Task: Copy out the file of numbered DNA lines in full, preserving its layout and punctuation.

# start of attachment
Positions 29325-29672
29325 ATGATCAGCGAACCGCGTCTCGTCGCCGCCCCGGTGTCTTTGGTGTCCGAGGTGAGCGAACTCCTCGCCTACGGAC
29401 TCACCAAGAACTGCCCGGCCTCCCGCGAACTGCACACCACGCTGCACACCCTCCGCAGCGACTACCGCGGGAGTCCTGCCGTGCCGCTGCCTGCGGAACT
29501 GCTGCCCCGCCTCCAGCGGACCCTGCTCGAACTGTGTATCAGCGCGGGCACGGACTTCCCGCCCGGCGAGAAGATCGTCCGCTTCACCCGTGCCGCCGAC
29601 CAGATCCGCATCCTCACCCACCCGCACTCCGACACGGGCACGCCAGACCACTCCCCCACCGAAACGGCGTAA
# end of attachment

Positions 29325-29672
29325 ATGATCAGCGAACCGCGTCTCGTCGCCGCCCCGGTGTCTTTGGTGTCCGAGGTGAGCGAACTCCTCGCCTACGGAC
29401 TCACCAAGAACTGCCCGGCCTCCCGCGAACTGCACACCACGCTGCACACCCTCCGCAGCGACTACCGCGGGAGTCCTGCCGTGCCGCTGCCTGCGGAACT
29501 GCTGCCCCGCCTCCAGCGGACCCTGCTCGAACTGTGTATCAGCGCGGGCACGGACTTCCCGCCCGGCGAGAAGATCGTCCGCTTCACCCGTGCCGCCGAC
29601 CAGATCCGCATCCTCACCCACCCGCACTCCGACACGGGCACGCCAGACCACTCCCCCACCGAAACGGCGTAA